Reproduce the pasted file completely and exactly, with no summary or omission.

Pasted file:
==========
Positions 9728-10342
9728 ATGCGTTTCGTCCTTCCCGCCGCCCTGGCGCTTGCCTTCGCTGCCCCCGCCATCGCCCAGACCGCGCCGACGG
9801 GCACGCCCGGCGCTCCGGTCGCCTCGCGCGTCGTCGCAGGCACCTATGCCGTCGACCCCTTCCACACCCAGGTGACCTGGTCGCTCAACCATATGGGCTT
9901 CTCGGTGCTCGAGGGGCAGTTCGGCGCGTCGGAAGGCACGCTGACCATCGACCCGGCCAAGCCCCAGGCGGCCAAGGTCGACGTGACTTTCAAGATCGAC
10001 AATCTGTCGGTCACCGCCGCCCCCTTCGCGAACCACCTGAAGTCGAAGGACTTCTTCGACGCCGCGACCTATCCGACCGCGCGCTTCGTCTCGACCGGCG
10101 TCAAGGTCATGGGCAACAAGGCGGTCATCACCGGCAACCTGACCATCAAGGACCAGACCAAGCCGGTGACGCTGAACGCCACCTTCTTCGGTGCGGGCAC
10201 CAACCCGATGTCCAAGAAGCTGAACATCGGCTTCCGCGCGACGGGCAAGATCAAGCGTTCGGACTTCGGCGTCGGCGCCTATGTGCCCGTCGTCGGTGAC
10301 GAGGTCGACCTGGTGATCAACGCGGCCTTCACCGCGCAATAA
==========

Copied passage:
Positions 9728-10342
9728 ATGCGTTTCGTCCTTCCCGCCGCCCTGGCGCTTGCCTTCGCTGCCCCCGCCATCGCCCAGACCGCGCCGACGG
9801 GCACGCCCGGCGCTCCGGTCGCCTCGCGCGTCGTCGCAGGCACCTATGCCGTCGACCCCTTCCACACCCAGGTGACCTGGTCGCTCAACCATATGGGCTT
9901 CTCGGTGCTCGAGGGGCAGTTCGGCGCGTCGGAAGGCACGCTGACCATCGACCCGGCCAAGCCCCAGGCGGCCAAGGTCGACGTGACTTTCAAGATCGAC
10001 AATCTGTCGGTCACCGCCGCCCCCTTCGCGAACCACCTGAAGTCGAAGGACTTCTTCGACGCCGCGACCTATCCGACCGCGCGCTTCGTCTCGACCGGCG
10101 TCAAGGTCATGGGCAACAAGGCGGTCATCACCGGCAACCTGACCATCAAGGACCAGACCAAGCCGGTGACGCTGAACGCCACCTTCTTCGGTGCGGGCAC
10201 CAACCCGATGTCCAAGAAGCTGAACATCGGCTTCCGCGCGACGGGCAAGATCAAGCGTTCGGACTTCGGCGTCGGCGCCTATGTGCCCGTCGTCGGTGAC
10301 GAGGTCGACCTGGTGATCAACGCGGCCTTCACCGCGCAATAA